Influenza Kills

The Influenza virus claimed the largest death toll in the past four decades

This past winter, over 80,000 Americans died as a result of influenza, a viral infection that affects the respiratory system and is commonly referred to as the “flu.” About 172 of those who died were young children and teenagers, according to the Center for Disease Control and Prevention (CDC). Of the 172 pediatric patients that died, 60 percent died after being admitted to a hospital, while 40 percent died either in their own homes or in an emergency room. 80 percent did not receive a vaccination.

According to the National Foundation for Infectious Diseases, the immune responses from vaccines “decline over time” and anyone, “even young, healthy people,” are at risk from exposure to strains of this virus. “Flu vaccinations save lives. That’s why it’s so important for everyone six months and older to get a flu vaccine every year,” said Surgeon General Jerome Adams in a statement by his office to the media.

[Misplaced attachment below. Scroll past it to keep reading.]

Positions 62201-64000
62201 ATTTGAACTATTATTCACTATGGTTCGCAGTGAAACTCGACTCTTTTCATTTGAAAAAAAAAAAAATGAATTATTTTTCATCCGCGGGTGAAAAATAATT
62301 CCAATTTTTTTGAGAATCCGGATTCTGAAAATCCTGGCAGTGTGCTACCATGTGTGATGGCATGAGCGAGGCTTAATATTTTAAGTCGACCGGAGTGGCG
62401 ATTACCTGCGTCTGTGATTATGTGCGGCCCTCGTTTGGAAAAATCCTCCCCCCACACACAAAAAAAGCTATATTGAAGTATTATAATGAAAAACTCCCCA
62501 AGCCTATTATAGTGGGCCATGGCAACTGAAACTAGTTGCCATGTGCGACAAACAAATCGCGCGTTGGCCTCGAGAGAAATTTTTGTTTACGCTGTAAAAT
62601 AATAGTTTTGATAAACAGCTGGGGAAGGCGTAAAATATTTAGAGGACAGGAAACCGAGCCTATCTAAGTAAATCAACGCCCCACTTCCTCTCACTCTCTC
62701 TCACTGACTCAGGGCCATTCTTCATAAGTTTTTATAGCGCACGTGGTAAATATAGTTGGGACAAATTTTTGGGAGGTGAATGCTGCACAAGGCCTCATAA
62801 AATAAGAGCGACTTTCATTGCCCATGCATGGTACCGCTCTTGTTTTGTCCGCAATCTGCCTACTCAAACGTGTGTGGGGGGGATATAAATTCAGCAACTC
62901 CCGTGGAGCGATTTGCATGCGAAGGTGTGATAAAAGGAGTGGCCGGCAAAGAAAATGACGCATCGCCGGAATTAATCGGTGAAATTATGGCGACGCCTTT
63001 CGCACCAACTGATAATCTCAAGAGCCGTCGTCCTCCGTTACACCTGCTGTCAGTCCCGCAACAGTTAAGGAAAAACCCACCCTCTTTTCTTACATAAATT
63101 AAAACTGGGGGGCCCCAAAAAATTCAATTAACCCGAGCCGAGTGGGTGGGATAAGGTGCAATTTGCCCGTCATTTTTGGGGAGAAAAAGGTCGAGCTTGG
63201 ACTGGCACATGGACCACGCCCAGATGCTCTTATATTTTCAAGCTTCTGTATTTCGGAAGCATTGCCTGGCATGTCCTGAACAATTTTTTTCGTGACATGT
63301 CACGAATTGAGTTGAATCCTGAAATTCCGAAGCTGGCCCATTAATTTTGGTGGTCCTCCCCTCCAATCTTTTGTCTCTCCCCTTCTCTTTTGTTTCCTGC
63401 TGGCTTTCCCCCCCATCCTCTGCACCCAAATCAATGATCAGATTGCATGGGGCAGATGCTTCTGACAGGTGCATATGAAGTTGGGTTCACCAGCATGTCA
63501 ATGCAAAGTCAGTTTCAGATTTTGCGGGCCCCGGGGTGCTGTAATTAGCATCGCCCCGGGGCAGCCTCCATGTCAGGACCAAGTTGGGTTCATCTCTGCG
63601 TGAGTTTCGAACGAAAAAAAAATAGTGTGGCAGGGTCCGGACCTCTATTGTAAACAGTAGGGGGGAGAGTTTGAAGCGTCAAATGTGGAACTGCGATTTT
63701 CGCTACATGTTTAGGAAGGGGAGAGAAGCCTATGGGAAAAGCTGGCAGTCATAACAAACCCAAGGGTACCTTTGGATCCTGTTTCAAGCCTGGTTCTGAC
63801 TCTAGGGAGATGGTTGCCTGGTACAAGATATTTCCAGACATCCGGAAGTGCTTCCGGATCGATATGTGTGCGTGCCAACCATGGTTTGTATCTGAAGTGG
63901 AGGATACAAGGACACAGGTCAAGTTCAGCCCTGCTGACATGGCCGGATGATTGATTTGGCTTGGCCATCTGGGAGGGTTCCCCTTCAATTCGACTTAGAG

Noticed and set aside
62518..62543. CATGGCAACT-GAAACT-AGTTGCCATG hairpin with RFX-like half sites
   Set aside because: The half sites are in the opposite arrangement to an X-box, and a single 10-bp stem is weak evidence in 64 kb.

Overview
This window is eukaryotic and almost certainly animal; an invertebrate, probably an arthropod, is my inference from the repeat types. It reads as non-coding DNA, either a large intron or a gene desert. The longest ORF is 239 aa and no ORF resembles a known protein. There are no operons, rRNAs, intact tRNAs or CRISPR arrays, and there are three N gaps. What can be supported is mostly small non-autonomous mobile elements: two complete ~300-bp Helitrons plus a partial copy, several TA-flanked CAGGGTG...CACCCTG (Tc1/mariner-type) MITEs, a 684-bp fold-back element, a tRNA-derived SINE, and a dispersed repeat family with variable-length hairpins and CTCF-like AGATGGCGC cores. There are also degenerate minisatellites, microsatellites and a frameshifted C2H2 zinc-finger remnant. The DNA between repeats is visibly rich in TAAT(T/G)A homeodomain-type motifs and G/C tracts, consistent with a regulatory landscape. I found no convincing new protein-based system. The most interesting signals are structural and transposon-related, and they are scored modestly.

On average, the vaccination rate for influenza in the United States is around 47 percent annually, with college students being among the groups with the lowest rate. A survey conducted by NPR found that “among [the college] students who don’t get the vaccine, 36 percent say that they are healthy and don’t need it, and 30 percent say they don’t think the vaccine is effective.”

According to the National Foundation for Infectious Diseases, while “the flu vaccine is made with flu viruses,” these viruses are essentially killed and cannot cause the flu or flu-like symptoms. Once administered, the vaccine can take up to two weeks to work effectively. While there are some side effects, like soreness or swelling, the vaccine cannot cause the flu. The claim that healthy people do not need to be vaccinated is also false, because “anyone can get the flu. Getting vaccinated every year is important, regardless of how healthy a person is. Vaccination can help [to] prevent the spread of the virus to others who may be vulnerable to flu and related complications,” according to the National Foundation for Infectious Diseases.

There are several companies in the surrounding area that offer flu vaccinations at low or no costs. Companies like Walmart, Walgreens and CVS offer vaccinations at no costs with most insurances. Companies, like CVS, are also running promotions to encourage people to get vaccinated.

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